Sam Holstein

The Difference Between Giving Up And Moving On

Growing up, I was taught never to give up. This was a good lesson; we shouldn’t give up. When we give up, we:

I took that lesson to heart. As my friends and family know, once I set my mind to something, it’s practically impossible to get me to change course. I am going to achieve what I set out to achieve, or else.

But when you teach people not to give up, you also need to teach people how to move on from things that aren’t serving them. People who don’t give up and who don’t move on relentlessly pursue goals without the ability to adjust course.

This is what happened to me. I set a series of goals in my adolescence, goals which ended up not serving me very well. But since I felt that no longer pursuing these goals would be giving up, I barreled after them like a runaway train. And wherever there’s a runaway train, there’s a crash. Allow me to explain.

One of the goals it was difficult for me to let go of was my goal to become a millionaire startup founder. At fifteen, I founded my own business making apps for autistic children. This business found unexpected success. Many people around me, myself included, expected me to take venture funding and become a big shot founder.

But after a few years running my startup, I was sick of it. I was sick of digital marketing lingo, I was sick of “talking business,” I was sick of keeping up with the venture capital Joneses, and I was sick of hustle culture. This isn’t to say it’s a bad line of work — but it’s not the line of work for me. I don’t have the will to power that being a startup founder requires.

But I was the wunderkind! The child founder! I won an award for being the best high school business founder in the world. I was destined for greatness (or so it seemed).

These expectations weighed on me. It wasn’t that anyone said point-blank that they expected this of me. What weighed on me was little comments people would make. “Remember me when you’re famous/a millionaire.” “I know people twice your age who can’t do half the things you can.” “I can’t wait to see where you are in ten years.” They piled up in my subconscious, one after another.

I didn’t want to be a famous founder. I didn’t want to be running some multi-million dollar business twenty-four-seven. My fondest dream was and is to be running an online business, part-time, and pulling in a couple thousand a month. That’s a worthy goal, but it’s not something people win awards for. It’s not what the hustle-hard founder culture is going for.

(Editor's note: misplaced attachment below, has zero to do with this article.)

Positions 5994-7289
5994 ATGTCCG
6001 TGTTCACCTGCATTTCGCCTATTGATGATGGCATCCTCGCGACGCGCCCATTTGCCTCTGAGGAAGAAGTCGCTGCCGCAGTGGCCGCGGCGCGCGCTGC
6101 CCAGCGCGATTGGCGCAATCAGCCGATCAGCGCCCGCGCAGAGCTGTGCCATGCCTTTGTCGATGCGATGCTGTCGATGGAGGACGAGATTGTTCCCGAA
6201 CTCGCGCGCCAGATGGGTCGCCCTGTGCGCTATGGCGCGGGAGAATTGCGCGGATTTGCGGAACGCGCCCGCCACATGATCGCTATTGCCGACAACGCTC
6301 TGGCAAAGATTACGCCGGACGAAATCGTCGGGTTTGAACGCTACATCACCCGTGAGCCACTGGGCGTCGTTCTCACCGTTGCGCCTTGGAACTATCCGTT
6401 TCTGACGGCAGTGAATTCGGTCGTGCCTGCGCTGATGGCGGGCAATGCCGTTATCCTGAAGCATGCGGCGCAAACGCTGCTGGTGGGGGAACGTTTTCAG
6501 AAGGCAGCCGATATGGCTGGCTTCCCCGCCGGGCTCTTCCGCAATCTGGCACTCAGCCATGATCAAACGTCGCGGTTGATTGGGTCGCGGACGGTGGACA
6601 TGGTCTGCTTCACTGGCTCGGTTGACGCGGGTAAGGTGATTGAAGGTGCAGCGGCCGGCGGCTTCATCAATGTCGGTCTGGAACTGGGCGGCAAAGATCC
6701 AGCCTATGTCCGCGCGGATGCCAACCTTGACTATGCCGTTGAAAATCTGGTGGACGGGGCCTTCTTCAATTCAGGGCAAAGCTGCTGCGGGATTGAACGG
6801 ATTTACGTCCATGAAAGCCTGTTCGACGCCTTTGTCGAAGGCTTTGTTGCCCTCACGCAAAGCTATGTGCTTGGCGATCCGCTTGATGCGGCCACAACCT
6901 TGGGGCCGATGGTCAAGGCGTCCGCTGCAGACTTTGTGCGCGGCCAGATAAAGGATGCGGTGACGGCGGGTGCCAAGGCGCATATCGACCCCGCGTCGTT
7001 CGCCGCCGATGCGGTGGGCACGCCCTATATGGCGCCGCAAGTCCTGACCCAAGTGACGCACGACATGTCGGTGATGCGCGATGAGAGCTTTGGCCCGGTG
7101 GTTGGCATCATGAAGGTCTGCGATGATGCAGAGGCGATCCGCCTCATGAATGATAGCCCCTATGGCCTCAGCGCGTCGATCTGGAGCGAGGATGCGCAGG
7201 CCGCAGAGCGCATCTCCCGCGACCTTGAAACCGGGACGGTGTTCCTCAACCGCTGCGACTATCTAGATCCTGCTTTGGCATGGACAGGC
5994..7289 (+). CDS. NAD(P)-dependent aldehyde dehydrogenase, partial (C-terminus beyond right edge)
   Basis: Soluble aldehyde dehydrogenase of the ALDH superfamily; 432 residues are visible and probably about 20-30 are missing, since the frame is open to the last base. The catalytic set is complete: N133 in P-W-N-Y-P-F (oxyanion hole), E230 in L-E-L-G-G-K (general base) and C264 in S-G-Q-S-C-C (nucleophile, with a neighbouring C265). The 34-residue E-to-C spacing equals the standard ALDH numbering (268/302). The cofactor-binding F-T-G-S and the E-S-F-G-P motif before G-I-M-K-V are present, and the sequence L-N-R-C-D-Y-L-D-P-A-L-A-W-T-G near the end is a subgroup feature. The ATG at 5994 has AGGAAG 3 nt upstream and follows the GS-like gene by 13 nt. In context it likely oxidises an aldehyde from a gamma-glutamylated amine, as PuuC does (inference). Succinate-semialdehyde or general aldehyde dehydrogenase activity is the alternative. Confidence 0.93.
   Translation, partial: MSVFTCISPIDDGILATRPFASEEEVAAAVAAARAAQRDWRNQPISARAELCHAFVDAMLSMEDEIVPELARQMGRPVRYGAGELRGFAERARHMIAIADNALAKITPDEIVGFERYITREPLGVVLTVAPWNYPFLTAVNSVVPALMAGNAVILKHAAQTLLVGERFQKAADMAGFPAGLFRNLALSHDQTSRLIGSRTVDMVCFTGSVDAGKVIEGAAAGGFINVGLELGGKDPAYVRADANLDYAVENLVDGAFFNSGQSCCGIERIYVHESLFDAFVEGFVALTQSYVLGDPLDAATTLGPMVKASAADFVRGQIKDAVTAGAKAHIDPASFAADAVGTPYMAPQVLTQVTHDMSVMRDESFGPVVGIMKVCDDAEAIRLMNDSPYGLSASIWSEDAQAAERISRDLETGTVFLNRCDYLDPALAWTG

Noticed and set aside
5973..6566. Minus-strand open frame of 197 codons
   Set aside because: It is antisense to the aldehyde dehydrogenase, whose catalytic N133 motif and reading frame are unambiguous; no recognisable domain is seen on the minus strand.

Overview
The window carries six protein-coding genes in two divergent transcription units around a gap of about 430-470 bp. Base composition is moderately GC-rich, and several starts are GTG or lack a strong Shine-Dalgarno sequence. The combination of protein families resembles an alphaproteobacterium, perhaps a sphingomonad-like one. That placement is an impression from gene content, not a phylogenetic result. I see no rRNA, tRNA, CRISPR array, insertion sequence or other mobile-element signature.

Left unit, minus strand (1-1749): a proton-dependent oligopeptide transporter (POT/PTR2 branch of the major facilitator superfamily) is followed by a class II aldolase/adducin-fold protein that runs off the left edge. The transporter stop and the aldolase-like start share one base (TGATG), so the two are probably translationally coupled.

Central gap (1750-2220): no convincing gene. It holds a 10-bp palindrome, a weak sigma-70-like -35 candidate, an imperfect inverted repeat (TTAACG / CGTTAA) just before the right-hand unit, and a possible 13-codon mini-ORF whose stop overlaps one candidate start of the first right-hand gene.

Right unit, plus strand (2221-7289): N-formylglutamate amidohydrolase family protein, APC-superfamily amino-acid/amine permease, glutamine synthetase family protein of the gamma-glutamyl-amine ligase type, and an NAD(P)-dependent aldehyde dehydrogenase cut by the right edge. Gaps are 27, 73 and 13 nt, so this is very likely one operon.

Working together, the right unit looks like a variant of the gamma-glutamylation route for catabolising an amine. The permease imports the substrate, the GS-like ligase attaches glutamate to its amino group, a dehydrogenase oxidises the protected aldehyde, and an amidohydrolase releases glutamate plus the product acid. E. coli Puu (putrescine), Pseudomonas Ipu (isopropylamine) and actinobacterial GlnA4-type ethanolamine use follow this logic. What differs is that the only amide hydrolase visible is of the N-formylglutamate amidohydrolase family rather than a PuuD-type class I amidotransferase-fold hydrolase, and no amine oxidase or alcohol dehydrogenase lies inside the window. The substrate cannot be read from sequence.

The fact that I didn’t want to be a famous founder made me feel guilty, for several reasons:

But in my heart, I didn’t want any of it.

Because of that, the company never took off the way people expected it to. It had ample opportunity. Schools and hospitals reached out for partnership. Venture capital firms waved dollars in front of my eyes.

I never closed on these deals because some part of me knew that since my heart wasn’t in it, these deals would go sour. These people deserved to partner with someone whose heart was in it.

Luckily for me, you can’t become a multimillionaire startup founder without wanting it. It’s not a career you can slide into. So as my motivation died, I was closed out of that career field. As my motivation died, my performance sank. As my performance sank, I stopped getting awards and calls from venture capitalists. Opportunities stopped appearing.

This upset those around me who were rooting for me, but all I felt was relieved.

Finally, years too late, I admitted to myself and the world that I had no business being a founder. I closed the company down and moved on.

Sometimes I think about the fact that I passed up the opportunity to have hundreds of millions of dollars by age twenty-five. Even if I didn’t want it, it’s sort of awe-inspiring that God gave me the choice.

But no matter how hard I try, I can’t feel bad about it. My income may currently be below the poverty line, but I am much happier as a poor writer than I ever could have been running a high-growth startup. My only regret is not admitting it to myself sooner.

I struggled with these questions for years, but I didn’t need to. There are a few simple questions which reveal where your heart is. If you have the courage to answer them, that is.

These are simple questions, but they can be uncomfortable to answer. They force you to confront the truth about what you want and why you want it.

Uncomfortable or not, you must confront this truth. Any time you spend running away from the truth is time wasted. It’s time you’ll wish you could get back.